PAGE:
VA: You know I don't remember. Perhaps because of the added weight of the candidates match you don't just play any move. For me now it seems very obvious. I don't know if it's because I have already seen it. I mean, I played it and now it is obvious to me. You know just like once you see the solution the puzzle is not difficult anymore! But I can't see too many other plans for White. I think I must have seen ♖a5 and then quickly realized that 26.♘d1 was very good. 

 

This is a match I don't look back with any pleasure but I played 27.♖d5 here against Kasparov, and I am still baffled that he took the rook. I mean if you play ♛c6 or something. I keep saying I am slightly better which is what the annotation I have put, but these were very forgiving days, nobody checked it with engine. I don't even know what the engine says. I cannot believe that I am still better. Of course, after he played 27...xd5 28.exd5 followed by c5, e2, d6 it was a runaway. So that was very nice for me. It is interesting that he took it, clearly there is some hidden flaw in Kasparov that sometimes he is very impulsive. The person who took maximum advantage of this weakness of Garry was Kramnik. I remember their second game in the Gruenfeld for instance where he did exactly this. It didn't look like a game which Garry should lose necessarily but very quickly White was just better and the opposite-coloured ending also was just winning very fast.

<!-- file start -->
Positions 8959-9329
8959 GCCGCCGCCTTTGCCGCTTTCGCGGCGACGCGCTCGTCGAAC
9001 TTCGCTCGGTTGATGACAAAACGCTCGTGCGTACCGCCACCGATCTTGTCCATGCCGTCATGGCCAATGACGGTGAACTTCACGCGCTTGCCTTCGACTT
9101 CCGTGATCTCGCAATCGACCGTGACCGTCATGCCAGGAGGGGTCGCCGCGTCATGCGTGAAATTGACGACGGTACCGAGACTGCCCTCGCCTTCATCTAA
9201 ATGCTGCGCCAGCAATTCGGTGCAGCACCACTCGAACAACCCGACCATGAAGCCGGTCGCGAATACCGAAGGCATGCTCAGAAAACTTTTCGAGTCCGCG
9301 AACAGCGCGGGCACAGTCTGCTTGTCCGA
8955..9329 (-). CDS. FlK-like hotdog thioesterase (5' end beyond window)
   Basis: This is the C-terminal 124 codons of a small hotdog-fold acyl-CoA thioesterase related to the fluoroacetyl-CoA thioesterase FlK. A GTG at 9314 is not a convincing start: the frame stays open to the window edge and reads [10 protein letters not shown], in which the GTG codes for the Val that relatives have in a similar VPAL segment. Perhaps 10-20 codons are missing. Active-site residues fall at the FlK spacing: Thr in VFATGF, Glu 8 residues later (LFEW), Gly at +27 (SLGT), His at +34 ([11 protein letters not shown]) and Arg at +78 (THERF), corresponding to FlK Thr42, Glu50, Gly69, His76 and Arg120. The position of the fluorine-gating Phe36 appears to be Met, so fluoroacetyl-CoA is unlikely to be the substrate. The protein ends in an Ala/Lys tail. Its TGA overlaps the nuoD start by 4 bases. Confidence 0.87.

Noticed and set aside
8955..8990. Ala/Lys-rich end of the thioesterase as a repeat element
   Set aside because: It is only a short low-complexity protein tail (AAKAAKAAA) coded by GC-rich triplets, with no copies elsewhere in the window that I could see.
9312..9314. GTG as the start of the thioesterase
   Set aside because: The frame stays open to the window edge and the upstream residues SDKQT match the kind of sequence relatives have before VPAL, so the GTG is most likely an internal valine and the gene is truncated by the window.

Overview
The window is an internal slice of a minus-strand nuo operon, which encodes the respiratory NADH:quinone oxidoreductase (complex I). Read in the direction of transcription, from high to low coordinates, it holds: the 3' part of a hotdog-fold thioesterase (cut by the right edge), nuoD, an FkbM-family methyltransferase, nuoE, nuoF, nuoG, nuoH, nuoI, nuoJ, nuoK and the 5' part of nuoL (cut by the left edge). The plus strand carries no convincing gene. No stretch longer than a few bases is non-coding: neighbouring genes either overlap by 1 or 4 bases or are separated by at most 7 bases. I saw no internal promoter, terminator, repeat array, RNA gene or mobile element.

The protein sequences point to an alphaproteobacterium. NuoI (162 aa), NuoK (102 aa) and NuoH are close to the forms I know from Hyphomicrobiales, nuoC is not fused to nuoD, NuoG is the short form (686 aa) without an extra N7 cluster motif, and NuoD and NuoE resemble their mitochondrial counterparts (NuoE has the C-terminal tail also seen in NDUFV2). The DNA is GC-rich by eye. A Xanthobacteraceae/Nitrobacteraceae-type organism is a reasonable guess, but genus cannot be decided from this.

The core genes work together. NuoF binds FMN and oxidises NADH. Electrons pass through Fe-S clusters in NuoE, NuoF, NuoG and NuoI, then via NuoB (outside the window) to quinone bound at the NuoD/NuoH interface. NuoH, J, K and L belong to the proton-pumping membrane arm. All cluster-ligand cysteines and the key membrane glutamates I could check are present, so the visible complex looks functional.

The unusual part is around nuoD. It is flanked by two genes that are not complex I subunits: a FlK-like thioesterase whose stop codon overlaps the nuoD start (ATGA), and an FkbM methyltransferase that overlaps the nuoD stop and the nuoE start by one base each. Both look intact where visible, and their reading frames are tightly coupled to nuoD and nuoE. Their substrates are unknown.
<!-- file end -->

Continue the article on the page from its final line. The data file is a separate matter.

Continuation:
SS: In a way, this was your first win in a World Championship match, right? 

VA: Yes, that's true!

This is one of my favourite games (looking at the next position on his hand). Now that I remember this game I would have to say the Aronian game and this one are or something.